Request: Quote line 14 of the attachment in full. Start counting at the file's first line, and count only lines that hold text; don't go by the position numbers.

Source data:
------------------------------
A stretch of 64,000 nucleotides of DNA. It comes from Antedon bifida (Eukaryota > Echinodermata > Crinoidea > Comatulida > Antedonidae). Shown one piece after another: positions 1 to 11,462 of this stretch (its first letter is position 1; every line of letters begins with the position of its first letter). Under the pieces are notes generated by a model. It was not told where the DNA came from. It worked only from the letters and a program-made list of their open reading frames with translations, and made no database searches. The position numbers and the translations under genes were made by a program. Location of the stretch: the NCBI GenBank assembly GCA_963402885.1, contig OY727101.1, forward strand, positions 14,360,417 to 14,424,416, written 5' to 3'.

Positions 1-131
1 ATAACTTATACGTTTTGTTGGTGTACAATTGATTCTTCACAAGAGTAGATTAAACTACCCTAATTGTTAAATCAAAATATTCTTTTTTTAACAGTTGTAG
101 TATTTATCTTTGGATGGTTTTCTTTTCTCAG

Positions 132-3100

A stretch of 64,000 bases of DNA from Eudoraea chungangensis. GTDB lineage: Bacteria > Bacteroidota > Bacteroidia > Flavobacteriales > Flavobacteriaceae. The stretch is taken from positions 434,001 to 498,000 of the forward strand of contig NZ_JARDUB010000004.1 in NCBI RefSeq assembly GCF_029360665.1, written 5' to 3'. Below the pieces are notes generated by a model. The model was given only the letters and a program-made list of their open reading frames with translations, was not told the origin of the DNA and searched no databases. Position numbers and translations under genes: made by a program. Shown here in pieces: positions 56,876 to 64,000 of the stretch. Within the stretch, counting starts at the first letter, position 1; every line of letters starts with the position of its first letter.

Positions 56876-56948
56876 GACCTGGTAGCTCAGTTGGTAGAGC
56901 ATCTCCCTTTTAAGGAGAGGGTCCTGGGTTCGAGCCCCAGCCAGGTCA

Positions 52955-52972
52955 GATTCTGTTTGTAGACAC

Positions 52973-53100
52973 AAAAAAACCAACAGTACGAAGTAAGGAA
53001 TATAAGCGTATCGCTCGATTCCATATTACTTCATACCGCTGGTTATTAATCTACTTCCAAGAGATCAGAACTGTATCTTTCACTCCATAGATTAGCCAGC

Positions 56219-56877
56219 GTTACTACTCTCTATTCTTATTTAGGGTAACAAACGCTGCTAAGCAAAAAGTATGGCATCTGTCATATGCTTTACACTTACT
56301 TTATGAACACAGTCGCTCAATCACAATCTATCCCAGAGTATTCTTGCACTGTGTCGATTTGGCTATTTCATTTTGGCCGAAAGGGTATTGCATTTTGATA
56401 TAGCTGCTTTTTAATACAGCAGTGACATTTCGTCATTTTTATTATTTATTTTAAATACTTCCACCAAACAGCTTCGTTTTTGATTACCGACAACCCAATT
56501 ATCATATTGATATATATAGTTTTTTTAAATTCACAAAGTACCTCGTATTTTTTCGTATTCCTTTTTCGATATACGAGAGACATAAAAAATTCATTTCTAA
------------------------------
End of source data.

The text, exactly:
53001 TATAAGCGTATCGCTCGATTCCATATTACTTCATACCGCTGGTTATTAATCTACTTCCAAGAGATCAGAACTGTATCTTTCACTCCATAGATTAGCCAGC